Currently, as a special education teacher, I am tasked with connecting with the students who are hard to connect with. I am the one who develops the creative approach to unexpected behaviors. My years as a staff member have made me the teacher I am today. At camp I learned the skills to adapt, lead, teach, plan, and support others. I bring a different expertise to the classroom as my training came from an informal education perspective.
I have been on staff at Camp Ramah every summer since 1998 (except for 2006, 2007 and 2020). I worked as a Tikvah counselor for four years, Rosh Tikvah for two years, co-led the newly created Atzmayim program with my wife the second year of its existence, was a staff trainer for multiple years helping counselors with campers with behavioral needs, was the director of Atzmayim, and helped develop and run the Tzofeh program every year of its existence. Atzmayim is a transitional program for high school graduates to work on independent living and vocational skills. Atzmayim started with four campers and has grown into a fixture in Eagle River and has a beautiful programming space and living quarters at camp for its many participants.
For the last seven summers, in addition to bringing my problem-solving skills to a variety of camp projects, I’ve been the point person for the Tzofeh inclusion program. Tzofeh was designed to support counselors working with campers with a variety of special needs. This was not a visible program and I did a lot of work behind the scenes to support the staff and campers. It is personally meaningful to help provide new opportunities for Tikvah campers to spend most of their day with their peers. This expanded approach to inclusion continues to enhance our whole camp community.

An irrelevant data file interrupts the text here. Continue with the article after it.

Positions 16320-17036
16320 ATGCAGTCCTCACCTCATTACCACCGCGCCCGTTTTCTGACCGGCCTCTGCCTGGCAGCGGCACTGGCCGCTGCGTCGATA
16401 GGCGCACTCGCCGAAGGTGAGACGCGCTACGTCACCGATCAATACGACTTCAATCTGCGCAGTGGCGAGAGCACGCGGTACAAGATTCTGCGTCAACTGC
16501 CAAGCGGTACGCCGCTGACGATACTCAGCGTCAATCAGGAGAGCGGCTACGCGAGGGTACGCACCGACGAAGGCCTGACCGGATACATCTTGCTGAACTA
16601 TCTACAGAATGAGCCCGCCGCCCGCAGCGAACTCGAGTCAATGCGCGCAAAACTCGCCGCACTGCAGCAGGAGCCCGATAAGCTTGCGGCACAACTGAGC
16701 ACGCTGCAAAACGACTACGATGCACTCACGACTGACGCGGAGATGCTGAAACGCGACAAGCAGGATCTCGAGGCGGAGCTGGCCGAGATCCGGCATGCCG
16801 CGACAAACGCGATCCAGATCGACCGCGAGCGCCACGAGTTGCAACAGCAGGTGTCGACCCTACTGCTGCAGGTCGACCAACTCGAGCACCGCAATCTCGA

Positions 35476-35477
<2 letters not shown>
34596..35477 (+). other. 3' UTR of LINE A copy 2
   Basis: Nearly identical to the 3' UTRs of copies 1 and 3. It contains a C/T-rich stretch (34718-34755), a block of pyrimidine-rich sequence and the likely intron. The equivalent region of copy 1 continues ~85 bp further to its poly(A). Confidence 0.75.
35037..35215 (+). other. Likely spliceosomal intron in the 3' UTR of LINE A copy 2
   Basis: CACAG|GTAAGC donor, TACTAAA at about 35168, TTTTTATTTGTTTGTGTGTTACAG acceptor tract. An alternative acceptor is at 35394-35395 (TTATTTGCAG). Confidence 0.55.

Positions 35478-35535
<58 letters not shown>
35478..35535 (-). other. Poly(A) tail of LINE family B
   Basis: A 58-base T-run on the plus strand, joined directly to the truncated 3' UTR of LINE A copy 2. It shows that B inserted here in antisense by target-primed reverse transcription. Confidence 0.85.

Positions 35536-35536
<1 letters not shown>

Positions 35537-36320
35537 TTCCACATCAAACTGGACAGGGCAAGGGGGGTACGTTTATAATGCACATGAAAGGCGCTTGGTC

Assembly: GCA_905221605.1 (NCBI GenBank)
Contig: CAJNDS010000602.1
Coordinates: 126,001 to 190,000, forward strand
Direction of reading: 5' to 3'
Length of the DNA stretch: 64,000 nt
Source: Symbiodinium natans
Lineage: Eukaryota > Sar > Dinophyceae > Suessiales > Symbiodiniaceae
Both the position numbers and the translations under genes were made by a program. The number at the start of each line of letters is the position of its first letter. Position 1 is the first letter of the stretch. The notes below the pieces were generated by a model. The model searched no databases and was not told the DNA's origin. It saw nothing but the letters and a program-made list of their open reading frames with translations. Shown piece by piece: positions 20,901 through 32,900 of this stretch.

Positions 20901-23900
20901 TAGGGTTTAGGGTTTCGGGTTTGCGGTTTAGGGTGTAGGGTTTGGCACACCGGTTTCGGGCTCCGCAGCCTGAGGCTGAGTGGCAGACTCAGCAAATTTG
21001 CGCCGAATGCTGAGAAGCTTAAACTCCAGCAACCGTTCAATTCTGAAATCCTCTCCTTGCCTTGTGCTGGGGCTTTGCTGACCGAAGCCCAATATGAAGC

My favorite thing about being on staff for all these years is seeing the complete story of my campers. I remember their first summers and now get to see the adults they have become. I am in touch with Tikvah alumni who are happily married to each other, others who have families, careers, and are living independently. I have been on staff with previous campers and have been able to stay connected over the years.
I am often asked why someone should sent a child to Camp Ramah. The question becomes hard when their child has special needs. There is always a risk trying something new and different. Every experience can be interpreted in many ways. I know that there is something magical at Camp Ramah and somehow every person can find exactly what they need. Whether it is Judaics, sports, art, Hebrew, theater, companionship, or connections to Israel – or all of the above – camp offers the opportunities each person needs. For someone with a special need, camp can provide teachable moments that cannot be recreated in a school. Camp is a lab for social skills, independent living, and so much more.